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Australian Army rolls out Black Hornet Nano unmanned aerial systems

Australian Army rolls out Black Hornet Nano unmanned aerial systems

As recently
announced
by the Australian Department of Defence, unmanned aerial systems (UAS)
will soon be rolled out to Australian Army soldiers in Brisbane following the
completion of the Black Hornet Nano UAS Program.

The Black Hornet Nano UAS rollout and sustainment is an A$18
million project and is a key capability milestone for the Army as it continues
to be a technologically advanced force.

According to the press statement, the Australian Army has
been the largest and most experienced operator of UAS in the country for well
over a decade. The Australian Army operate several UAS, ranging from the nano-sized
reconnaissance Black Hornet to large, nine-hour endurance surveillance systems
such as the Shadow 200.

The Black Hornet Nano UAS rollout and sustainment is an A$18
million project and is a key capability milestone for the Army as it continues
to be a technologically advanced force.

Credit: Department of Defence

Brigadier Susan Coyle, Commander 6th Brigade and the Army’s
only UAS unit, the 20th Surveillance Target Acquisition Regiment, said the
Black Hornet Nano UAS rollout was a significant achievement for Army.

The Australian Army is currently the biggest user of Nano
UAS in the world. It is also the first in the world to proliferate the
technology to the conventional forces down to combat platoon level.

“UAS are a game-changer for the Army, providing enhanced
situational awareness for better mission execution for Australian soldiers,” said
Brigadier Coyle.

“The issue of the Black Hornet Nano UAS to our soldiers is
an exciting example of adopting tactical robotic technology,” she added.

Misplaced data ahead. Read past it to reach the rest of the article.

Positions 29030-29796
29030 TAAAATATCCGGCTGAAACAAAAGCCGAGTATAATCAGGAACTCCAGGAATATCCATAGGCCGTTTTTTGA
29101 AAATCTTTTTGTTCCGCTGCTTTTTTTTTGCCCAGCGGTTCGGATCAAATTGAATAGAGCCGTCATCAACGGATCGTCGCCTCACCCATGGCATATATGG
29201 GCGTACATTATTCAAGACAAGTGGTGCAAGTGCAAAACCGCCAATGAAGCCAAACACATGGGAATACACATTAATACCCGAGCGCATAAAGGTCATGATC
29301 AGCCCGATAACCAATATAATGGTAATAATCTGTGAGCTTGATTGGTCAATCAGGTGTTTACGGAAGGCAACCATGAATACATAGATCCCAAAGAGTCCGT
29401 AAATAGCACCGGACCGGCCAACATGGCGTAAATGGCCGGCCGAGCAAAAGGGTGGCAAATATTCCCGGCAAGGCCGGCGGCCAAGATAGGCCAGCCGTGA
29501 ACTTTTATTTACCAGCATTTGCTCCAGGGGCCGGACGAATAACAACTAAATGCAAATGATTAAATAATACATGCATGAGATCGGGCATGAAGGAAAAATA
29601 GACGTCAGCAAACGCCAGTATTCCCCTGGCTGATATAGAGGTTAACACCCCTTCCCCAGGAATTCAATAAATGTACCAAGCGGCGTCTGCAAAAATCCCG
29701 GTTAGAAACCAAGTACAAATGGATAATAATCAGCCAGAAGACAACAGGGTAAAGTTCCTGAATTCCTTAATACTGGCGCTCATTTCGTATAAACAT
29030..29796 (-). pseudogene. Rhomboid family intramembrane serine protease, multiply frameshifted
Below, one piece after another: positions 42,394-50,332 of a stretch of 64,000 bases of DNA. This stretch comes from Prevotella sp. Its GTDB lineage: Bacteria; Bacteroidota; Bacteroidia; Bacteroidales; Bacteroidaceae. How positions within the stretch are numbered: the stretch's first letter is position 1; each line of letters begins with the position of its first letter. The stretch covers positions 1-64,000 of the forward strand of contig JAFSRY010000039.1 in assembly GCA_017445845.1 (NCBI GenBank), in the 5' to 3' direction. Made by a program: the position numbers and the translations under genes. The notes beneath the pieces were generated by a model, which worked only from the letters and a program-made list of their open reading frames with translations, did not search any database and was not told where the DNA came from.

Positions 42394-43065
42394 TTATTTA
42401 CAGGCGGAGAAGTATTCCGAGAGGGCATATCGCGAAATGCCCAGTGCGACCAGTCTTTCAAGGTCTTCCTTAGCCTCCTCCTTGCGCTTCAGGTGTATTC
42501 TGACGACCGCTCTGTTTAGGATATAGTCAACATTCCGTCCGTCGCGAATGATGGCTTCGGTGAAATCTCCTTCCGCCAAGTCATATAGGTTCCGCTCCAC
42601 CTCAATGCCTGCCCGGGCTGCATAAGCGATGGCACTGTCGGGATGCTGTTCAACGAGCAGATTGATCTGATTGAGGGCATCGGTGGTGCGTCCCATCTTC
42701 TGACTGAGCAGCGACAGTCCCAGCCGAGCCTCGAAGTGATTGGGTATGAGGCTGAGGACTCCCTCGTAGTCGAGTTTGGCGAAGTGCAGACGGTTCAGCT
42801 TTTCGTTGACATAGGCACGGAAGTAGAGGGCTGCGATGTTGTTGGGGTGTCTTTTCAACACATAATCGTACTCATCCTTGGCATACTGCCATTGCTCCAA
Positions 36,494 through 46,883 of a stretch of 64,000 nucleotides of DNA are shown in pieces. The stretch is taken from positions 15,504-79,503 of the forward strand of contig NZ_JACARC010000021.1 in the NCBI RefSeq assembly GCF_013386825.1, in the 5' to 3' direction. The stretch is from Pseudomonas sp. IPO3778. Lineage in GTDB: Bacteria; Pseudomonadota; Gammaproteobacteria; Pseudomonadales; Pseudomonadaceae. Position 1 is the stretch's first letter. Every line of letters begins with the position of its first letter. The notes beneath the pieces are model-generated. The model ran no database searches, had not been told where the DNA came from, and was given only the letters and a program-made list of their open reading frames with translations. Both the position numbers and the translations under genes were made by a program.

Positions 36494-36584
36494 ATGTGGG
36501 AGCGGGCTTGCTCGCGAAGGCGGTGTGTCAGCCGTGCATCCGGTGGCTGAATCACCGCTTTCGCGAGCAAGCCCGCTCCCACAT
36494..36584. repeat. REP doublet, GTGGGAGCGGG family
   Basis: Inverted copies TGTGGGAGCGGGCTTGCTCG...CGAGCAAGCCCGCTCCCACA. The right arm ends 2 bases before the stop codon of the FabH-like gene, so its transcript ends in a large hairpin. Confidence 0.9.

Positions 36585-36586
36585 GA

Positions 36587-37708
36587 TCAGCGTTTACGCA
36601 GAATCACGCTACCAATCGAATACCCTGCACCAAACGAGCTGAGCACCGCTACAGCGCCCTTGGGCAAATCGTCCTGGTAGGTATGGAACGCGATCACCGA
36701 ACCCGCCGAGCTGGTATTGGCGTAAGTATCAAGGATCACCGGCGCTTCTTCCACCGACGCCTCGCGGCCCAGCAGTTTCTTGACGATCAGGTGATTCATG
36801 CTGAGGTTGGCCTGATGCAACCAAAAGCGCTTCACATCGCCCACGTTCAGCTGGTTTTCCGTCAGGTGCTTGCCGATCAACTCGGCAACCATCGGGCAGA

Credit: Department of Defence

In October 2017, FLIR Systems announced that it had been awarded
a US$6.8
million contract
to deliver Black Hornet Personal Reconnaissance Systems
(PRS) to the Australian Army. The UAS units will support platoon and troop
level organic surveillance and reconnaissance capabilities. The Australian
Army previously purchased the Black Hornet PRS for test and evaluation
purposes, leading to the awarded contract for full operational deployment after
a re-competed tender.

In June last year, Minister for Defence, Senator the Hon
Marise Payne, and Minister for Defence Industry, the Hon Christopher Pyne MP, also
announced
an A$101 million investment into small UAS to support the Australian Defence Force.

According to the press statement, the new world-class
surveillance and reconnaissance capability acquired by Defence will give Australian
soldiers an edge on the front line.

Minister Payne said the systems were small enough to be
carried, assembled and used by one person, and allowed the soldier to 'see over
the hill, around the corner and down the road'.

“Importantly, a significant proportion of this investment
will remain in Australia, with local industry content valued at approximately
$11 million for acquisition, plus up to $4 million each year for sustainment,” said
Minister Pyne.

According to the statement, Australian Defence will work
closely with Australian industry through the Centre for Defence Industry
Capability to maximise opportunities for local companies to get involved in
this important project to ensure that the investment would provid opportunities
for Australian industry.

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